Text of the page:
Yeah, I'm still thinking about the second Daisey monologue on A People's History of the United States, though I'm going further afield as a result. Good theatere does this to me - it gets me going onto other things.
So here's the question: How does a revolution succeed? At what point does it stop being a bunch of angry people in the streets or the provinces and becomes a viable, hopeful, winnable conflict? Is there a pivot point that, looking back, it becomes obvious that it was all downhill from there for the powers who are about to be overthrown.
In Mieville's October, he describes a scene that fits that narrative. Protesters are moving in a mob down the street. The Cossacks are ordered to block the street by their (elite, noble) superiors. The Cossacks, the heavy leg-breakers of the Tsars, ride forward to block the street. And stop right there, making no move to attack. The protesters pick their way among the horsemen, unimpeded, and continue their march.
The Cossacks switched sides in that moment. They had had enough of their imperial masters, and while maintaining the letter of their orders but not its spirit, abandoned their traditional loyalty. In Mieville's narrative, it was all downhill from there. Entire units of the Russian Army were now switching sides, and the navy weighed in with the Revolutionaries. The local fortresses, the bastions of the establishment, were suddenly in the hands of the people. The Tsar left town (and in doing so, left the narrative).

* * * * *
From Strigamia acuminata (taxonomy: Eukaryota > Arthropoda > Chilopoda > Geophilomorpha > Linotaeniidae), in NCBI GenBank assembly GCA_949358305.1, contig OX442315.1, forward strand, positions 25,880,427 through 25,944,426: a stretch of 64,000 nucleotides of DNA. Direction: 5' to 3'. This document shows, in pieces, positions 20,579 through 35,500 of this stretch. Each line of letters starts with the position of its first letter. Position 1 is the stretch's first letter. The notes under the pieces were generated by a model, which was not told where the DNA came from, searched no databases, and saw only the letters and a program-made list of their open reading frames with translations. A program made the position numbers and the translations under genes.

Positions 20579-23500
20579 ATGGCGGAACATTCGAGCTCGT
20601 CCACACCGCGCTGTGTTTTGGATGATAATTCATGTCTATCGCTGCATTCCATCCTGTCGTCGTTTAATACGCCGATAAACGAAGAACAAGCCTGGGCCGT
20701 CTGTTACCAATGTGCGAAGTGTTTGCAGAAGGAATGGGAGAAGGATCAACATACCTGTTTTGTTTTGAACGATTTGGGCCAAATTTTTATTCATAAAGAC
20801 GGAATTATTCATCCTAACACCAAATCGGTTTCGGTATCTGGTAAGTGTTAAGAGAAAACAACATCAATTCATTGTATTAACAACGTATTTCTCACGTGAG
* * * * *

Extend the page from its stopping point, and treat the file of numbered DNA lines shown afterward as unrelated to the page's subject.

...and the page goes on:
Same goes for the French Revolution with the well known Storming of the Bastille, though I suppose a good case could be made for the capture of the Hotel De Invalides earlier. The Hotel, lightly defended, was being used as an armory, though a lot of the gunpowder had been earlier moved to the Bastille itself. The Hotel fell easily, and the crowd pressed on to the Bastille. What followed was miscommunication that turned into an assault, and the commander of the Bastille surrendered when he felt he could not hold out or expect support from other units.
Yes, the Bastille was used as a prison and was a symbol of tyranny, but at the time of the attack, there were all of seven prisoners there. The rebels were after the gunpowder. The mob got the advanced technology. And it feels that after that, it was over and done.
But then there was the American Revolution, the revolution that Daisey/Zinn doubts was a really a revolution in the traditional sense. And I can't point at a single similar point where, afterwards you could say - AHAH, after this, it was all over but the shooting. Bunker and Breed's Hills were early. Maybe Valley Forge, but only in the fact that Washington was playing rope-a-dope with the British- the Brits kept winning battles, but only by losing resources that could not easily be replaced. Yorktown was the final curtain, when an exhausted Cornwallis, suffering several days of shelling from French ships, surrendered and put our narrative period on the war itself.
At Yorktown, a British band played "The World Turned Upside Down". It is a pretty innocuous piece, notable more for its ironic title than its content. Perhaps a better song title would have been "The World Has Just Changed Hands".
Anyway, just some ongoing thoughts.
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